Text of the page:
]xvi TREFACE. 

natural in the case of one who merely copies what others 
have written before him, unnatural in the case of an 
oriííinal writer — '' how he was in a common case with 
" Thomas, when his kinsfolk were scattered about ; 
" secondly, when unshaken he stood up for the right of 
" the church ; thirdly, when he was charged with break- 
" ing the peace by disturbances and stubborn action ; 
" fourthly, when he fled and escaped from his natural 
" enemies; so that in his praise, in common (with 
" Thomasj, might be said the same word of the prophet : 
" laqueus contritus est et nos liberati sumus." The irre- 
levancy of this comparison only affords a strengthened 
proof of the intention of the author. In the personal 
description of GuSmund we have this parallelism : 

Thom. s. Gudm s. 

hvass Í hugviti (I., 28, j^) — var hann þegar hvass í 
glöggr í allri grein til hugviti ok gloggrar greinar 
brjosts ok bækr (ib., 20^ ^.o) bæ'Si til bækr ok brjóst- 
— indæll ok ástúSigr í vitru (Bisk, sög,, II., 
allri vi^ræSu (ib., 28, n) — 11, ,6-27) — mjok ástúSigr 
hann lær^i þat eina er var hann bæöi frændum ok 
hann lifði sjálfr (ib., vinum (ib., 21) — hvat er 
104, 110). hann lær^i a'Sra me^ or^- 

Hún læÆ hann at vir^Sa um, fylldi hann fyrri sjalfr 
ok vegsama hina sælumey, í sínura verkum (ib. 16,29). 
GuSs mo^ur Mariam, um- sæla Gu^s mo-Sur Mariam 
framm alia helga a^ra (I., elskaSi hann ok tilba^ um 
1 8^9-11)- fram alia heilaga menn 

(ib., 1-, 32). 

Here the dependence on T. is all the more obvious 
that in the ' prests saga ' of Gudmund, where we should 
expect to find these details recorded, they are not even 
alluded to as distinctive characteristics of his youth. 
We may still adduce a few illustrations :—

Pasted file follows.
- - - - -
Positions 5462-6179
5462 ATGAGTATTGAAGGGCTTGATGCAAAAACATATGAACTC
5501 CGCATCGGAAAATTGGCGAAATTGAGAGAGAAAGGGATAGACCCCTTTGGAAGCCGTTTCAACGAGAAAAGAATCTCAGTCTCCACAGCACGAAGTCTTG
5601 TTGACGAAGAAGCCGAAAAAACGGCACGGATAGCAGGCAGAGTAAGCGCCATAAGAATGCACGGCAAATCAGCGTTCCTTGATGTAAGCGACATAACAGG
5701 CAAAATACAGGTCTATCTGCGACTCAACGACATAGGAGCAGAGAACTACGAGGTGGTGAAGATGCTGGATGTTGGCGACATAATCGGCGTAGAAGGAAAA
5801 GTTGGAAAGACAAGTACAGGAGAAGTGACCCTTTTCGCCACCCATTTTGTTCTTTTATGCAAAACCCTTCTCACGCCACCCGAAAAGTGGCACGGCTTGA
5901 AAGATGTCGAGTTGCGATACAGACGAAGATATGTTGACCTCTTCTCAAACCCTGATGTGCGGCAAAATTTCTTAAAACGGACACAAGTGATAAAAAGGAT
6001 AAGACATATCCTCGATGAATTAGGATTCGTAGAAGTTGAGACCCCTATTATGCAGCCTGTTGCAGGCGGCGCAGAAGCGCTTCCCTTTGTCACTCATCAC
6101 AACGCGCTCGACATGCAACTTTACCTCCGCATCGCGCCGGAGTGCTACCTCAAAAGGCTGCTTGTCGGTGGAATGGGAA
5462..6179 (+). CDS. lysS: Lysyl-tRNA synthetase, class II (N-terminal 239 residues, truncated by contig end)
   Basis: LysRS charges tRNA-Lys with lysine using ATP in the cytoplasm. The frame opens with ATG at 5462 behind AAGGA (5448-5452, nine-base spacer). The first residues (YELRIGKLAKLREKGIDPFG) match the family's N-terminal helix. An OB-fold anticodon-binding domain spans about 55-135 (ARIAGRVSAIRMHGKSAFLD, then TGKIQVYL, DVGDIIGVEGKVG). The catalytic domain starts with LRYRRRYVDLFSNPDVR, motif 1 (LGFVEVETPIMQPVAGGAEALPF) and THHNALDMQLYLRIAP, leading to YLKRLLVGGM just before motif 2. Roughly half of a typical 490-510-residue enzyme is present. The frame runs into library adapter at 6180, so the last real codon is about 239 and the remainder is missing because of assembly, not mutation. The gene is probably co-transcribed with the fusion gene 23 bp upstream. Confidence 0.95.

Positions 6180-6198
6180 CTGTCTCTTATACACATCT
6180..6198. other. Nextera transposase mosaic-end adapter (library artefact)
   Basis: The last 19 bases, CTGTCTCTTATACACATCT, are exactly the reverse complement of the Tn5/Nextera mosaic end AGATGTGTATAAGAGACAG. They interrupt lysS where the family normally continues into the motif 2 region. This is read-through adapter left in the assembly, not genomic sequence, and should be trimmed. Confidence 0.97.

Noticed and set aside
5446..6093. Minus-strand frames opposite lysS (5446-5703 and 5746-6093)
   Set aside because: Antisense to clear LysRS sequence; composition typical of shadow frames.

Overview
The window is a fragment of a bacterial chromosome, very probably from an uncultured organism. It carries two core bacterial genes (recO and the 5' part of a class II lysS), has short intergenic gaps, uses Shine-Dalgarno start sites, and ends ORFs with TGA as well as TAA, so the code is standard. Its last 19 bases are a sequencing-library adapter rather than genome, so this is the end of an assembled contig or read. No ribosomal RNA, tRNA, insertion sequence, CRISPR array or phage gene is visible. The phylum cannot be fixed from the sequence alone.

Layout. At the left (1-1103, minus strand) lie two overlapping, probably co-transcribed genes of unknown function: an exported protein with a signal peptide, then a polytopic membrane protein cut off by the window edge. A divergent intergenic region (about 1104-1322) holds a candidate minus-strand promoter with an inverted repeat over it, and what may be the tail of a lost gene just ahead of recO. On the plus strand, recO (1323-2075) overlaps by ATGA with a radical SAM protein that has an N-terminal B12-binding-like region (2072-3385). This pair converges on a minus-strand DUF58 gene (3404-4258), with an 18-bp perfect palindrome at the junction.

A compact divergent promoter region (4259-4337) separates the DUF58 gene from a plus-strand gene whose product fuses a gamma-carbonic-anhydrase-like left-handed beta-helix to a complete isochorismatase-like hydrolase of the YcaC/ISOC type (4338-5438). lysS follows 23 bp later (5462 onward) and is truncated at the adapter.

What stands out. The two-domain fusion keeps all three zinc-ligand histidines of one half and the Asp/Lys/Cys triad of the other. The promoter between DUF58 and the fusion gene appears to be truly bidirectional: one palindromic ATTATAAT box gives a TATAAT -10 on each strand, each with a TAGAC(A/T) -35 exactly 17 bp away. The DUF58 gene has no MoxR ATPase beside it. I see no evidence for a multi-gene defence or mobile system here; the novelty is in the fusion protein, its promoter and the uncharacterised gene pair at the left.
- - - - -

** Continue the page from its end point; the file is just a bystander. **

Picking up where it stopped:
Thom. s. Gudm. s. 

eru þá li^Ligar dyr ok lofut er þá orlof til inngöngu 
innganga (II. 130,6-7)— Sá því at kirkjan er upplokin 



ma&' er vel hugSi at önd- 
verSri sögunni (ib. 92, ^-) — 
MeiiT enn einuQi J)eirra 
mundi þat fagrt synast at 
bera hæstu rödcl í vígslu- 
ger^ svá mikils herra (I., 

^^y lo-ii) — 6^^ ^^ vi^i' ma^r 
huglei-Sir (ib., 68,67) — niá 
þat hiigiei^a (ib., 88, g.^^) — 
Taka þeir orlof ok gera 
sinn veo' framm til Sen- 
nonisborgar (ib., 266, 15,) — 
sitr í samlialdinni i^ran 
allan tíma, &c. (ib., 174, ^J 

— Eio'i höfum vér fundit 
dao'stætt nær si»naSr Thó- 
mas var kjörinn (ib., 86, 04) 

— tárlig gó^ýst (ib, 104,V) 

— Nú er um farit f^ær 
framm-sýnir er fyrir runnn 
sæliim Thóme (ib., 16, ig) — 
er piltrinn nefndr Thóraas, 
sem Gu^ haf^i löngu dis- 
ponerat (ib., 14,19) oftliga 
kemr á eitt mót góSr vili 
Gu^s ok illr ok vondi' vili 
inanns (ib., 70, §) at jþetta 
stríS mætti lí^a, enn fribr 
formerast (ib. 284, j.,) — ann- 
arr hlutr fellr sá til, er 
mikla hræring lerSir af (ib., 
144, ^) — þeir rangturna 
allar gerSir erkibyskups ; 
þat er liann talar, þýSa þeir 
til vinstri handar, and the 
])assagcs following (ib., 
178, 1, sqq.) — hann vill sýna 

ok li(5ug (ib., 17, 4.5) — Sá 
ma^r sem vel huosa^i hvat 
nú hefir lesizt (ib. 21) 
— Skipar biskup Sk al- 
ii oltsnsis sira GuSmundi 
liæstu rödd yfir alia kenni 
menn (at the translation of 
St. Thorlakas, ib., 23, ^s) ma 
þat vitr ma^r vel hugleiSa 
(ib., 25, -). — Kemr hann 
Í þann bæ, sem hann gerir 
sinn veg, at þar liggr maSr 
. . . svá ... at samhald- 
in kör var hans heimili 
(ib., 25, 25-27) — foi' einn 
bóndi dagstætt at sækja 
tíbir (ib., 26, is) — tárligri 
góSfysi (28, 13) — Fjrr var 
ritat, hversu spar ok for- 
synir bendii fyrir löngu 
biskupliga tign sira GuS- 
mundar (ib., 38, .,3) — nti na- 
læoist sá tími soo-unnar er 
drottinn . . . hefir lougu 
disponerat (ib., 38, .yi-^e) — 
optliga sækir eitt mot gó'Sr 
vili Gu"(Ss ok illr vili manns 
(ib., 40, 27), utterly irre- 
levant to the circum- 
stances. — hlutast til góÖir 
menn, at friSr mætti form- 
erast (ib., 63, 32) — fj'rir 
jDa hræring, sem nii gengr 
Í heruSin (ib., 67, .j,,) — 
ilestar hans gjörÖir voru 
afþýddar ok hneigbar til 
vinstri handar, ölmusur 

Ixviii PREFACE. 

bæ^i GuSi ok mönniim sitt bans til au^nav, vigslur 
hægri handar umskifti (ib., til ofdirfSar, einoi^S til 
84, g). ákefSar ok iifri^ar (ib., 

93, 1.3) — fyrir hægri bandar 

skifti græ'Sara vars (ib., 

135, 7). 

Arngrim Words cliaracteristic of T. re-occur in Gu^m. s., siicb 

SSiTAom as dagstæddr (above), frjalsi (140, ^g)? iUing (117,15), 

hig^'their''" or^flaug {Q(),^i, 118>3i), staddr, fixed, actual (133,5), 

lue power, ^^j^g^^^ ^^ inconvenieuce with hnportionities or the like 

(140, 33), &c., but in a manner that betrays only loose